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Taking Back What Was Once Lost

Posts in category Evaluating Evidence

Shaky Leaves and the Importance of Th...

Shaky Leaves and the Importance of Thoroughness

I want to first thank Bernice Bennett for having me as a guest on her Blog Talk Radio show last night, Research at the National Archives and Beyond. I spoke about one of my most popular posts, Do You Have an Artificial Brick Wall? The post can be heard in its entirety at the show’s link, […]

Formulating Research Questions

Formulating Research Questions

Following a repeatable process to guide our genealogy research can make the difference between success on the one hand, and being  lost in papers and files years later with no where to go. There are so many things I wish I could whisper to my 1997 self when I first set out on this path, although there are some things I’m proud […]

Analyzing and Correlating Records

Analyzing and Correlating Records

I have recently realized I am utterly incapable of writing a short post. That said, I’d like to think I still have avid readers who value them and take the time to read them when they can. I thank you for that. I just had a wonderful Thanksgiving with my family & hope you all […]

The 1880 Donut Hole

The 1880 Donut Hole

This is a phrase I’ve been using to refer to that Bermuda Triangle between 1880 and 1900…the Donut Hole. Now I like donuts just as much as the next person. But I’m not the first and sure won’t be the last to lose relatives on either side of it. We all know about how the aftermath […]

Do You Have an Artificial Brick Wall?

Do You Have an Artificial Brick Wall?

My friend Aaron calls them artificial. They can also be called self-imposed brick walls. We say this to mean we have labelled something a brick wall that really isn’t a brick wall. We call them that even though we haven’t done our due diligence in terms of careful research. Consider these examples: We declare the brick wall of […]

Estate Inventories: Peek Into Their L...

Estate Inventories: Peek Into Their Lives

For those doing African-American research, antebellum estate inventories are a common resource used to find enslaved ancestors. But we should also get into the habit of looking at the other items on that inventory list, that help us visualize not just the slaveowner’s life, but also our ancestors. Even after the Civil War, scrutinizing our ancestor’s […]

The Definition of Black

The Definition of Black

Censuses provide the framework for much of the family history research that we do. Every once in a while, it is useful to consult the actual instructions that were given to enumerators for that particular census year. The University of Minnesota has posted them online to the eternal gratification of all genealogists. Of course, we […]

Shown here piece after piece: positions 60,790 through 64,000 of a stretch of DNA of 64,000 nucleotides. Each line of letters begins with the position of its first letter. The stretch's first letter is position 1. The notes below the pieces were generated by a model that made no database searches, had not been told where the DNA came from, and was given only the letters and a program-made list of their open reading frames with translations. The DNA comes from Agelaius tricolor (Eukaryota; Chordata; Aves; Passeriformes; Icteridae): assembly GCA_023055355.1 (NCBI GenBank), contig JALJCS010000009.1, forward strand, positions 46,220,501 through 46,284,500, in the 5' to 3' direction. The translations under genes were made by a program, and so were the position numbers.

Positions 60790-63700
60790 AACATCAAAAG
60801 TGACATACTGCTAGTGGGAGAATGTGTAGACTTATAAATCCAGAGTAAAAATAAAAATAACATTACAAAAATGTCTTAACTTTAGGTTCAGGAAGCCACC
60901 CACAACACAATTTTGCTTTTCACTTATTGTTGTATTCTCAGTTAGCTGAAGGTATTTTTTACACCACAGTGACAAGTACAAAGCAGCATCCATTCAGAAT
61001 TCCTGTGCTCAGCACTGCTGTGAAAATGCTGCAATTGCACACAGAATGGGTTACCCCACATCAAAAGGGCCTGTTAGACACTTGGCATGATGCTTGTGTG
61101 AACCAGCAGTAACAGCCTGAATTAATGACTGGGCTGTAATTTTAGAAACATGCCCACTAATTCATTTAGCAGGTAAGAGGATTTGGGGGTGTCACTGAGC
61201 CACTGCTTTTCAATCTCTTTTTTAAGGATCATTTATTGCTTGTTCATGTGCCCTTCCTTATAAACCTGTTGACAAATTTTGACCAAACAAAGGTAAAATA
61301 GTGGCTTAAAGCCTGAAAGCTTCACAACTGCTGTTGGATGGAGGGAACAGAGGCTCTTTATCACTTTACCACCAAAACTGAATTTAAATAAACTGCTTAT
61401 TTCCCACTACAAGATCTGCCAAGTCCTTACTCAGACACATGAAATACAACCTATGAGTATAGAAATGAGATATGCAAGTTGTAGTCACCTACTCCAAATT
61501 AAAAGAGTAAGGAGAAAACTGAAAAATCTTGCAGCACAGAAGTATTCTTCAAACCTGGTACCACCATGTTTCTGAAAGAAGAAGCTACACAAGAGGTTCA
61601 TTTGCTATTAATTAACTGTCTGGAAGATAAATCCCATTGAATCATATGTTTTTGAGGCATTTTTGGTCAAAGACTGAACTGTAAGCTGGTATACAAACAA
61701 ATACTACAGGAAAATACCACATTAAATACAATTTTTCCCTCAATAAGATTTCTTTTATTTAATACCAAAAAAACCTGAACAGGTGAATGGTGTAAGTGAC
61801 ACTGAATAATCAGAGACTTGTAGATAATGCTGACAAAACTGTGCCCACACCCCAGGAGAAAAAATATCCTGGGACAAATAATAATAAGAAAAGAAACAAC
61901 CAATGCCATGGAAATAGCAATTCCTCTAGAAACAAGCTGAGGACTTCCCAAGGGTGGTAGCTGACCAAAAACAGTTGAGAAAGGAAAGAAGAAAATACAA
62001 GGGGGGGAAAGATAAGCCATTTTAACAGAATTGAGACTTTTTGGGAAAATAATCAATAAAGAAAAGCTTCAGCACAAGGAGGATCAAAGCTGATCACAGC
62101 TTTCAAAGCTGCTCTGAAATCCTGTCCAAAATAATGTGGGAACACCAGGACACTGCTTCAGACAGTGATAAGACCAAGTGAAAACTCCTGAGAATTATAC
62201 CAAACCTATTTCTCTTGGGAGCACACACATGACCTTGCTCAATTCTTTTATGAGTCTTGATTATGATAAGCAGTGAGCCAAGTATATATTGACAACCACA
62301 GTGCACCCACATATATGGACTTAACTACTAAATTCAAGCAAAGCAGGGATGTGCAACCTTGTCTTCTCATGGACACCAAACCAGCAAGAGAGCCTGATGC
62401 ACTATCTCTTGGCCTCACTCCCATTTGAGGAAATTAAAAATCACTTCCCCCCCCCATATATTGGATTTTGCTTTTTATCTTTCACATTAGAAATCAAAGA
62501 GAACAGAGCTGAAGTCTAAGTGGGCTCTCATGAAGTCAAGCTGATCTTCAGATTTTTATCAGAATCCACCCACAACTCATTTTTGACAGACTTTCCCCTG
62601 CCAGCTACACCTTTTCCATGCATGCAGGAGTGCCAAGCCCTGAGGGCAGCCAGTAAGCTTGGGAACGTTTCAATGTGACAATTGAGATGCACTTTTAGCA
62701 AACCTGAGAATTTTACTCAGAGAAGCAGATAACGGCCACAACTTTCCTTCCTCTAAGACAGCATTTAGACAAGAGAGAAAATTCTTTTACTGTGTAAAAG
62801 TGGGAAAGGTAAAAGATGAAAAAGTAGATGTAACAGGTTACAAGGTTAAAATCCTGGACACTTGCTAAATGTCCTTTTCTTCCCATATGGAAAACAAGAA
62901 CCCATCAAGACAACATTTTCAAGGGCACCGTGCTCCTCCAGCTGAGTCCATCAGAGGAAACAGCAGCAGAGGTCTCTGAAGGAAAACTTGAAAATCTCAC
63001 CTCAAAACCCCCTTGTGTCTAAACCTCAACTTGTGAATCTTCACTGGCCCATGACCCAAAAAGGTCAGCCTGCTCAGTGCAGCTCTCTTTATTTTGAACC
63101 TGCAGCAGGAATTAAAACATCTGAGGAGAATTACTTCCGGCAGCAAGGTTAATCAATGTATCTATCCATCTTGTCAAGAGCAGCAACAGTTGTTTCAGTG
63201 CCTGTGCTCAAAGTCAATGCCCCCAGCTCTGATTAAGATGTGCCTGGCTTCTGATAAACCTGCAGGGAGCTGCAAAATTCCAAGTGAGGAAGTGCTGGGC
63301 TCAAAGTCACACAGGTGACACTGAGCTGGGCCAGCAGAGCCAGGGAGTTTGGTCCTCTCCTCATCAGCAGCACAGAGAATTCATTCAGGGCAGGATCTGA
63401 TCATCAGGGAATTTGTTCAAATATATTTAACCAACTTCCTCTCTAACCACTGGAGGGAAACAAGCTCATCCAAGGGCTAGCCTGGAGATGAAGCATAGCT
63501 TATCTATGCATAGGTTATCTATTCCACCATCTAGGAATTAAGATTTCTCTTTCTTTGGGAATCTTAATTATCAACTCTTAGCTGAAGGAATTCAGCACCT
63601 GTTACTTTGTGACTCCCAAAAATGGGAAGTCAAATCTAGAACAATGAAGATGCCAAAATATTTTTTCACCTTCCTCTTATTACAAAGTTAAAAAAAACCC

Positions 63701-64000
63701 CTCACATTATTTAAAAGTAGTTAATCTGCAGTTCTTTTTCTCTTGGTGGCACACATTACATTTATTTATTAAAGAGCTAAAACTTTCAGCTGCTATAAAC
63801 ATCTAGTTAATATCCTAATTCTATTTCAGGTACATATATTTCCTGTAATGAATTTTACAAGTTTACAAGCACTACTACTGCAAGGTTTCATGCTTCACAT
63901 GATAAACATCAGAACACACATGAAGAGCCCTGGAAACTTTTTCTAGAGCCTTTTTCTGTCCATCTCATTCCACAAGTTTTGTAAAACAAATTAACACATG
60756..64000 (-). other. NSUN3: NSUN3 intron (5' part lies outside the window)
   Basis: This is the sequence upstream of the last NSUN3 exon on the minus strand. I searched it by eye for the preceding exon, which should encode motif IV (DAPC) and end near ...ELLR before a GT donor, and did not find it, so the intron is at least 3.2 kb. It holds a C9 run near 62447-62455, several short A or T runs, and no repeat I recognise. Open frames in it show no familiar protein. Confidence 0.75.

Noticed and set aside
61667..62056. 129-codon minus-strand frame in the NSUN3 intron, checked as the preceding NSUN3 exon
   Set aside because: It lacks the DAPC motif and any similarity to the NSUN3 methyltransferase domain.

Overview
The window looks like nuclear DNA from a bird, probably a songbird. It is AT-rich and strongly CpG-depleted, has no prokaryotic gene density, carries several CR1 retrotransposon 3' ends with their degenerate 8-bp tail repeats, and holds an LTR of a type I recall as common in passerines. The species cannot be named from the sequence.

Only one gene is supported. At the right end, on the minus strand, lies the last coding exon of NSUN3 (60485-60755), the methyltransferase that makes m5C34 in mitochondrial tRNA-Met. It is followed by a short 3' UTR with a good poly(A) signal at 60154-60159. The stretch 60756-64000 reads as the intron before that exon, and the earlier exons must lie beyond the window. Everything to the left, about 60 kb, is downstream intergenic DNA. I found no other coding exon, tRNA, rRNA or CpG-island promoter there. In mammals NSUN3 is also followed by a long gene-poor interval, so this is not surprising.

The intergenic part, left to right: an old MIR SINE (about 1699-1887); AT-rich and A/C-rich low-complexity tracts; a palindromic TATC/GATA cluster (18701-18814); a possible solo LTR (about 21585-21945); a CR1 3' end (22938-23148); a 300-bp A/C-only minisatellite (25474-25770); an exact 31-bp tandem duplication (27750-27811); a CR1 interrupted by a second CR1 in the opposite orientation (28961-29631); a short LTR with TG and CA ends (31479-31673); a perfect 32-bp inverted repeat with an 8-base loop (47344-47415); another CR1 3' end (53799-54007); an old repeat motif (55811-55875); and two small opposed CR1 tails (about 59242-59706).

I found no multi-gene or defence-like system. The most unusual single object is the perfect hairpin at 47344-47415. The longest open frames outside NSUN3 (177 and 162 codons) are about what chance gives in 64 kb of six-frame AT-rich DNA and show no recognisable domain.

Matilda: Back Another Generation

Matilda: Back Another Generation

I have been having some tremendous breakthroughs in this past year. I am grateful for that. With every new name, a piece of me and and my history slides into place. Into memory. It is a rule of thumb in good genealogy practice to pull every record related to an ancestor, to perform “exhaustive research” […]

The Criticality of the 1870 Census

The Criticality of the 1870 Census

When researching African-Americans, the criticality of the 1870 census cannot be understated. It is called the “Brick Wall” for good reason. Because the vast majority of blacks were enslaved prior to the Civil War, and because most stayed in the area of their enslavement, finding the family in 1870 can be the key that unlocks the door […]

A White Father: Direct Evidence

A White Father: Direct Evidence

My friend Aaron has made an incredible find that I wanted to share here because it is such a rarity. Many enslaved African-American women had children with white men, men whose names are sometimes passed down through oral history in the black family. But many times, only the knowledge of an “unknown white man” survives […]

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About Me

I blog, teach, write and lecture about family history research and it's just as rewarding today as it was when I began 18 years ago. This lifelong quest has helped me to better know my past and I've taken back--reclaimed- my kin and some of that lost memory.  

Post History

What I Talk About

Locations and Surnames

Hardin, Chester and Lawrence Counties, TN
Holt, Barnes, Harbour, Bradley Springer and Fendricks
Lawrence County, AL
Springer and Fendricks
Montgomery County, MD
Prather, Simpson
Somerset County, MD
Waters, Fountain, Curtis
Duval and Madison County, FL
Smith, Harris, Garner

Favorite Family History Quotes

"The past is not dead. In fact, it's not even past."
-William Faulkner

"Call it a clan, call it a network, all it a tribe, call it a family. Whatever you call it, whoever you are, you need one"
- Jane Howard

"Friends are God's apologies for relations."
-Hugh Kingsmill

"No matter what you've done for yourself or for humanity, if you can't look back on having given love and attention to your own family, what have you really accomplished?"
-Elbert Hubbard

"Families are like fudge; mostly sweet with a few nuts."

"If you can't get rid of the skeleton in your closet, you might as well make it dance!"

"Happiness is having a large, loving, caring, close-knit family in another city;)"
-George Burns

"Where does the family start? It starts with a young man falling in love with a girl. No superior alternative has yet been found."
-Winston Churchill

"The great gift of family life is to be intimately acquainted with people you might never ever introduce yourself to had life not done it for you."
-Kendall Hailey

"If you look deeply into the palm of your hand, you will see your parents and all the generations of your ancestors. All of them are alive in this moment. Each is present in your body. You are the continuation of each of these people."
-Thich Nhat Hanh